Aegirocassis benmoulae — an ancient ancestor of all anthropods, a category of animals which includes crustaceans as well as spiders and insects such as ants — swam through the sea roughly 480 million years ago eating plankton and at the time, it was the largest animal on the planet, according to a new study published on March 11, 2015 in the journal Nature.
The study was conducted by researchers affiliated with Yale University, Ghent University, and the University of Oxford.
Peter Van Roy, co-author of the report and an archaeologist at Yale, was quoted by The Verge in a report as having said that the ancient crab relative “would have dwarfed anything else at the time,” making it at least “twice as big” as the next largest animal on the planet while it was alive.
It would have dwarfed anything else at the time, being twice as big as the next biggest animal — at the very least […] They were absolutely massive.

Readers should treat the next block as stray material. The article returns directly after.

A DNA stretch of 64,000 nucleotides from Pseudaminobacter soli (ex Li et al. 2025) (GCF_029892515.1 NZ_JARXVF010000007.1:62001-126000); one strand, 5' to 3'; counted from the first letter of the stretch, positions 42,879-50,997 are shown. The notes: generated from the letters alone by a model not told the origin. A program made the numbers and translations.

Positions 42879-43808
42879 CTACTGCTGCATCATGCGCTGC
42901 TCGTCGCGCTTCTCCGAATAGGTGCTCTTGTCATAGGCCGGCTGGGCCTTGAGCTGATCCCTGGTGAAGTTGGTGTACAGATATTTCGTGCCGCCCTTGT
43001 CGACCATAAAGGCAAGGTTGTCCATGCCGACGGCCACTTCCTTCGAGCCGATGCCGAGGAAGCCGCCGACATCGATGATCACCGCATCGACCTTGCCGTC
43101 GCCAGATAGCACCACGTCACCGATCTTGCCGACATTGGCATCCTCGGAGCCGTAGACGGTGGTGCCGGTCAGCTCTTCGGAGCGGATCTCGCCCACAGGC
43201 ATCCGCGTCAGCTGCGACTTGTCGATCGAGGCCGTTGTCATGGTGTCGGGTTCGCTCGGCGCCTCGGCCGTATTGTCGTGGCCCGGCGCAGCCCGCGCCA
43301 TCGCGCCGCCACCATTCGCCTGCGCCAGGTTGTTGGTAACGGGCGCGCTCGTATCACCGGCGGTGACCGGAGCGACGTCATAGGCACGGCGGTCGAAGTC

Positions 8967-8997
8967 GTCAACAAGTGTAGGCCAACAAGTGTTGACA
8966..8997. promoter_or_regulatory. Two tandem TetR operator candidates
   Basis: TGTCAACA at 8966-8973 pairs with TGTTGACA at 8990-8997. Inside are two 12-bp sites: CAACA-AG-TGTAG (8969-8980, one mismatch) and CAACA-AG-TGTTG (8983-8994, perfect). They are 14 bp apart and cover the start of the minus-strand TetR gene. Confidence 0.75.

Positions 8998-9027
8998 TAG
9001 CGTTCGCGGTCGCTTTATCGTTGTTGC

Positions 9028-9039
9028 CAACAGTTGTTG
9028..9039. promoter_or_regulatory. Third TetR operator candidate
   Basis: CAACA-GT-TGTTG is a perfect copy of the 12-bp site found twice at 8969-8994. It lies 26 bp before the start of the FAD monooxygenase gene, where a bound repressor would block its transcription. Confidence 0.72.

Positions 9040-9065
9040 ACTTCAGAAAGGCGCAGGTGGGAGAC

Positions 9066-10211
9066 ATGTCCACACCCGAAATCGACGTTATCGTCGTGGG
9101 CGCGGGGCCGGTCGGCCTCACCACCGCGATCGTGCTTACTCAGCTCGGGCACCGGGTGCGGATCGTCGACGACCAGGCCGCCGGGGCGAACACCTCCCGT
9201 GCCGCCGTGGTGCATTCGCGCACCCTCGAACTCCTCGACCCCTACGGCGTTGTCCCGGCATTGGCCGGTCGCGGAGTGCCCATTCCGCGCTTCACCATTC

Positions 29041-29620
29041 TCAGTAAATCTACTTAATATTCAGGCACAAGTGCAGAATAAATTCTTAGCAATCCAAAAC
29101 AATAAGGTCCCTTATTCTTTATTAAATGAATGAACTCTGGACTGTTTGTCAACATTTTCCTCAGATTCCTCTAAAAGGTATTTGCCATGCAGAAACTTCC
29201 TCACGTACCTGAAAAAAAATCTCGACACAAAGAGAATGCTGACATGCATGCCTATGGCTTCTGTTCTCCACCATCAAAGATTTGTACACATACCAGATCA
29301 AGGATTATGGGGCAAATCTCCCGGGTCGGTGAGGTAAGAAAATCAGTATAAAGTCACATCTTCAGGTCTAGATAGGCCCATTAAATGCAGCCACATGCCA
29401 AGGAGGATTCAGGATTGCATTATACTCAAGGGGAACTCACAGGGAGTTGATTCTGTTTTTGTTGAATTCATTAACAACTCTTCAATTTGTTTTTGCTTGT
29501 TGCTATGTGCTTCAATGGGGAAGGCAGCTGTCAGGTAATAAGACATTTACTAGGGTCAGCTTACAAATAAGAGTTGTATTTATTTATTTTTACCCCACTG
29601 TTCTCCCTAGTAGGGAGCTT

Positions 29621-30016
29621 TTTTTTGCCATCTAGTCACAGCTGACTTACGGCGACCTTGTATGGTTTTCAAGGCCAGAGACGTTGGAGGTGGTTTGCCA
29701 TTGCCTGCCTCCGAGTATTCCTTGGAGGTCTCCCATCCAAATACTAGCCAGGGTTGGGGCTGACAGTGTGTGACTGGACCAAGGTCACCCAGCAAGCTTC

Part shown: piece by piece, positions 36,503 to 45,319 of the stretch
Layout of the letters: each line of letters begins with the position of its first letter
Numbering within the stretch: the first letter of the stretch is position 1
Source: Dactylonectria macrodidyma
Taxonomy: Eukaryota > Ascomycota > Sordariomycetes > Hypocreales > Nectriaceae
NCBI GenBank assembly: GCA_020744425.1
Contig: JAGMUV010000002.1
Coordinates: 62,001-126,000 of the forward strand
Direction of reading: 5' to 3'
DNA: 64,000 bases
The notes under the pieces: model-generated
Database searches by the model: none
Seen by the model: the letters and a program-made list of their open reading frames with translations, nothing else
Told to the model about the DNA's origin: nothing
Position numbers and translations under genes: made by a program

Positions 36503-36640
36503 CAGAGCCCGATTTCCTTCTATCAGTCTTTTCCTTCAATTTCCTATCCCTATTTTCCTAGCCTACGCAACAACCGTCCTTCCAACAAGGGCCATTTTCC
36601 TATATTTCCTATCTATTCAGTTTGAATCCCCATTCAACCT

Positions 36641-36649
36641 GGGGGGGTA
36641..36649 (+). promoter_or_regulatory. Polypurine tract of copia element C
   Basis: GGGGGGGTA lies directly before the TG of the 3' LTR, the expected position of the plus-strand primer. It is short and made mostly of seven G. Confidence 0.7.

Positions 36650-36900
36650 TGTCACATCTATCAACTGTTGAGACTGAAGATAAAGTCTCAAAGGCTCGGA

When the bits and pieces of the animal were first discovered, archaeologists saw their spiny appendages and misinterpreted them as a shrimp’s body. Others mistook their toothed mouths for jellyfish, but then a group of researchers figured it out back in 1985 when they realized that these weren’t different species, they were all pieces of a single group of early marine animals known as anomalocardids.Anomalocardids, which were large sea creatures, are the ancient ancestors of anthropods, which are an invertebrate animal of the large phylum Anthropoda exhibiting segmented bodies, jointed limbs, and usually a chitinous shell which undergoes moltings. This includes insects, spiders and other arachnids, myriapods, and crustaceans.